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    Study: PCa genomic test reduces decisional conflict

    Test ‘clearly impacts providers' recommendations’ regarding adjuvant therapy

    Chicago—For men with high-risk pathology at radical prostatectomy, exposure to results of a genomic test that classifies 5-year risk of metastasis reduces decisional conflict, according to findings of a prospective study presented at the American Society of Clinical Oncology annual meeting in Chicago.  

    Read: Low concordance with NCCN surveillance guide seen

    The research also demonstrated that information from the genomic test, Decipher, lowers provider uncertainty about treatment recommendations and alters treatment intensity recommendations.

    John L. Gore, MD, MSDr. Gore“There is a lot of uncertainty about proceeding with adjuvant therapy because while randomized controlled trials show that it decreases the risk of biochemical progression, we are still awaiting definitive evidence that it affects clinical metastasis or survival. Previous studies evaluating the impact of prostate cancer biomarker tests on treatment recommendations have looked at decision change. However, our study is novel in that we investigated an effect on decision quality using a validated instrument,” said first author John L. Gore, MD, MS.

    “The results indicate that knowledge from the genomic classifier test gives patients with high-risk features and their urologists greater confidence that they are making the right decision about adjuvant treatment,” added Dr. Gore, associate professor of urology, University of Washington, Seattle, and co-principal investigator with Daniel W. Lin, MD, professor and chief of urologic oncology at the University of Washington.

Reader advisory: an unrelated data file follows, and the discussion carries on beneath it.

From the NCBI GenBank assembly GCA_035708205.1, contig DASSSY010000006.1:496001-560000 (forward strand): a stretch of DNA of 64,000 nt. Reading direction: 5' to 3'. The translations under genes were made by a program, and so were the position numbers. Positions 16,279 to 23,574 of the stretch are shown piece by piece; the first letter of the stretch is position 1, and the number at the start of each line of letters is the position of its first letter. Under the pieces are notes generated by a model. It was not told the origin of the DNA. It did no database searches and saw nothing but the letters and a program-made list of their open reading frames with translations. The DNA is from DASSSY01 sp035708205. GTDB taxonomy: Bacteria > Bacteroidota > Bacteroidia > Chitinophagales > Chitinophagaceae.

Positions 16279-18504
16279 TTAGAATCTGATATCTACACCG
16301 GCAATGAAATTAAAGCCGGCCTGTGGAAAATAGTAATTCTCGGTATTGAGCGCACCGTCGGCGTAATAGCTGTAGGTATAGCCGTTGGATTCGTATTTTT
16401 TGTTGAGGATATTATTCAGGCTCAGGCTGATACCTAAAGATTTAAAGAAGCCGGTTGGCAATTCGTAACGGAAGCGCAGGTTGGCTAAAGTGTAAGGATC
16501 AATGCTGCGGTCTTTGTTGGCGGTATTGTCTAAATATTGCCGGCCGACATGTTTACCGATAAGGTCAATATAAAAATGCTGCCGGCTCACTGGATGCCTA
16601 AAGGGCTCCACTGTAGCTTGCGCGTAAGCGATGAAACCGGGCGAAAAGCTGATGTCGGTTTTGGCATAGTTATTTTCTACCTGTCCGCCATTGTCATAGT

The study included data for 141 men enrolled by 43 urologists practicing in community and academic settings. Eligible patients had extracapsular extension, seminal vesicle invasion, or positive surgical margins found at radical prostatectomy. According to the genomic classifier results, about half of the men had a low risk of disease progression within 5 years, 20% were classified as being intermediate risk, and the rest were at high risk.

    Also see: Adjuvant chemo well tolerated in high-risk PCa patients

    The study collected data about provider treatment recommendations before and after the urologists knew the genomic classifier results. In addition, both providers and patients completed a validated questionnaire for assessing decisional conflict (Decisional Conflict Scale) on patient enrollment and after seeing the genomic classifier results.

    Next: Conflict scores drop for patients, urologists

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